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Credit Card Reward Points

October 29, 2010
My father always told me that if I leave money on the table in a poker game people would always want to come back and play with me. Then he would also add, “Son, just never leave too much.” After a recent conversation with a rep, I realized I was leaving too much money on the proverbial table. The rep told me that one of my fellow retailers was on an extended trip out of the country that he had fully paid for with credit card reward points. Now, there is nothing unusual about taking a trip with credit card reward points; however, he had earned these reward points by paying for the inventory in his store with his credit card. He wasn’t leaving any money on the table.

 

For several years now, it has become the rule rather than the exception at the Atlanta gift show that I have to pay for opening orders with a credit card. This always galled me because it implied that my credit wasn't good enough to get 30-day terms. Over time, I began to realize that whether or not it was a reflection on my credit worthiness, paying with a credit card gave me the exact same terms as if the vendor had given me net/30 terms. Not only that, I picked up a few frequent flyer points. It never occurred to me that major vendors (read: furniture manufacturers) would accept credit cards. So, it was eye opening for me when the rep told me about that retailer.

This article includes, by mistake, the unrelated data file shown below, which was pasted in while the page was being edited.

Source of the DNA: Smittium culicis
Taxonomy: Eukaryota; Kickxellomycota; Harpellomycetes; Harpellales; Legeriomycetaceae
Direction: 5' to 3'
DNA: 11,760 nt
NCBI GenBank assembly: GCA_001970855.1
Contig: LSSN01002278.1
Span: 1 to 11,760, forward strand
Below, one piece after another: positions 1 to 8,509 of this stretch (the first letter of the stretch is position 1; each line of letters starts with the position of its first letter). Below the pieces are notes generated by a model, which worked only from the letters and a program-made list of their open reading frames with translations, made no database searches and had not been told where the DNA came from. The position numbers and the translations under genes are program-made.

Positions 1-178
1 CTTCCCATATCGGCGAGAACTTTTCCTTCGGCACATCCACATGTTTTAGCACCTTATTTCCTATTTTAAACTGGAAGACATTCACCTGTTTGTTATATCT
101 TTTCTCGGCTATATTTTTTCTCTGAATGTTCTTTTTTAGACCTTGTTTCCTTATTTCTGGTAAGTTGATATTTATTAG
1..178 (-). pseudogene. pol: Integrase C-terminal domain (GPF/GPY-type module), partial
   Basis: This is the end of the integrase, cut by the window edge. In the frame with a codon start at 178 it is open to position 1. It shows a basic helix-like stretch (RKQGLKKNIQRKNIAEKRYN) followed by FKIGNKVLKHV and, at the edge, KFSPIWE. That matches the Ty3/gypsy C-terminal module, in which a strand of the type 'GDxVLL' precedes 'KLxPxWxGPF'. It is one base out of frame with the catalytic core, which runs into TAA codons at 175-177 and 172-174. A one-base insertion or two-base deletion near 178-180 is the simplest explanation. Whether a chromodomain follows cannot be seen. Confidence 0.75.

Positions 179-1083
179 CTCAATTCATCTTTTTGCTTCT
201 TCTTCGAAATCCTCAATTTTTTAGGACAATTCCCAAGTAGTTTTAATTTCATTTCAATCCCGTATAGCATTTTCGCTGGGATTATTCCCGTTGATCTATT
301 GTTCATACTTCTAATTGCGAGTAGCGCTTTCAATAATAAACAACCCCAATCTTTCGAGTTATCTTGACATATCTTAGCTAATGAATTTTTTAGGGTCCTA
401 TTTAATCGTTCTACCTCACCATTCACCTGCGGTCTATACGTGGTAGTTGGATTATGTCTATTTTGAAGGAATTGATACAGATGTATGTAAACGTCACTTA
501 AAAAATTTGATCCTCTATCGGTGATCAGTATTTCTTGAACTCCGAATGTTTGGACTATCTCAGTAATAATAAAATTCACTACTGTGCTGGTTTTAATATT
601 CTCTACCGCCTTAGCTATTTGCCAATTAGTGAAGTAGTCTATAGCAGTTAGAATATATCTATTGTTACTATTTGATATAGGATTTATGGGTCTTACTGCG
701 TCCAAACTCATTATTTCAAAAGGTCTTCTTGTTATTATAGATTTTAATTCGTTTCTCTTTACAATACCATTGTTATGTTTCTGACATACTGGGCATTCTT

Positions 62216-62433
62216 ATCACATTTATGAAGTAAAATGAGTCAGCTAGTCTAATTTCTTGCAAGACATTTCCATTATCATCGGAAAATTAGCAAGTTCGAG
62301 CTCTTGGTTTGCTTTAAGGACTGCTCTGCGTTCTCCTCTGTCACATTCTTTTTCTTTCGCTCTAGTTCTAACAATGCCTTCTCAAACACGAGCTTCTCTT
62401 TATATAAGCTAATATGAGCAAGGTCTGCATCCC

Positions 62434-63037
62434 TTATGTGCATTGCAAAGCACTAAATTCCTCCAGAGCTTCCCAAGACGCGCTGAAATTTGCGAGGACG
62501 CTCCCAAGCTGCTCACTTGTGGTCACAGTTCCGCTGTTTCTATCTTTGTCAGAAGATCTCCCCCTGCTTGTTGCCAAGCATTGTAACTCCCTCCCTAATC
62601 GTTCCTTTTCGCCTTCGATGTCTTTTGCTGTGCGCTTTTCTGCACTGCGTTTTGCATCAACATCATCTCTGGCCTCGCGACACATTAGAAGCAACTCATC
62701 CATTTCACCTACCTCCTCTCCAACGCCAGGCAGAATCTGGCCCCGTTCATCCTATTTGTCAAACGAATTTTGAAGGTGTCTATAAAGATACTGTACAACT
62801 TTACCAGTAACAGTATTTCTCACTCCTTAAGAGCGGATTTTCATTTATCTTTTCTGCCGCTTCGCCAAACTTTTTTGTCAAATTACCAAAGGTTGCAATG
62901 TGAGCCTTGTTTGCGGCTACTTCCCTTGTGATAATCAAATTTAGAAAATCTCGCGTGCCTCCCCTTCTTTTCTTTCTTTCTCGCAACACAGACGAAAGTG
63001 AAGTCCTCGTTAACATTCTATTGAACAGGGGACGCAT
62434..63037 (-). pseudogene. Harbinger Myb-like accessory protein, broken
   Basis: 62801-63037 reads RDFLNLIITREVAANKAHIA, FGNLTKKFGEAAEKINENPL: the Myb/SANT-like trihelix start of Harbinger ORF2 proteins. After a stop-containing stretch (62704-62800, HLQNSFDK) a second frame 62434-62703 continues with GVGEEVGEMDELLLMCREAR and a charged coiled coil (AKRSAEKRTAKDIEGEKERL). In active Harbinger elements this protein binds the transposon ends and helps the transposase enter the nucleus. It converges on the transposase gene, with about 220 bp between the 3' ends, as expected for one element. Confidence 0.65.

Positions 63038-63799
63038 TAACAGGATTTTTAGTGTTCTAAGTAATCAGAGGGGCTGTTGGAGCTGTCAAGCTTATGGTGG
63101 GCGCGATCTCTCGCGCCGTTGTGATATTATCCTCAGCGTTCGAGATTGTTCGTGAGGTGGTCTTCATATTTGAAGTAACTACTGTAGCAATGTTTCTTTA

Immediately after that meeting, I asked my office manager to check with some of our vendors and see if they accepted credit cards. If they did, I wanted to find out what types they accepted. As it turns out many vendors do not accept credit cards. Others do accept credit cards but add on a convenience fee. In most cases, the convenience fee was more than the reward points we would get.

 

However, there is a set of vendors who do accept credit cards. A few that we found are: Brown Jordan, Classic Cushion, Ebel Inc., Gensun, The Hammock Source, Homecrest, Treasure Garden, Winston, and Woodard. I am sure we will find more, because as we prepare to pay invoices, we will call more vendors to see if they accept credit card payment.

 

In addition to the obvious advantage of getting reward points, there is also the advantage of getting slightly longer terms. For example, if a vendor’s invoice is due on the 27th of the month, wewill put it on a credit card that day. That same balance will now become due approximately 30 days after that. That gives me net/60 without any additional cost. it certainly seems like a “win-win” situation to me.

 

So why is there a little voice in my head saying, “Don’t do it, don’t do it, don’t do it!” I suppose I am concerned that we will lose track of what we owe by putting these charges on a credit card. I’m sure we’ve all experienced something like that in our personal lives. When we pay with cash, we can see when our wallet is running low and slow down our spending. However, unless we keep meticulous records, we can lose track of how much we owe when we charge everything on a credit card. By the time the statement comes at the end of the month, the charges on our credit card may be unmanageable.

 

In our case, the solution to this potential problem will be to keep those pesky meticulous records. In addition, we plan to make payments to our credit card account more than once monthly. This will keep us from going over our credit limit on our Visa card. We will do the same thing for our American Express card even though that account has no limit.

 

So, if this all works out, I may be writing my next blog while on an all expense paid vacation in some exotic land!

 

Yours in confused retailing, Bruce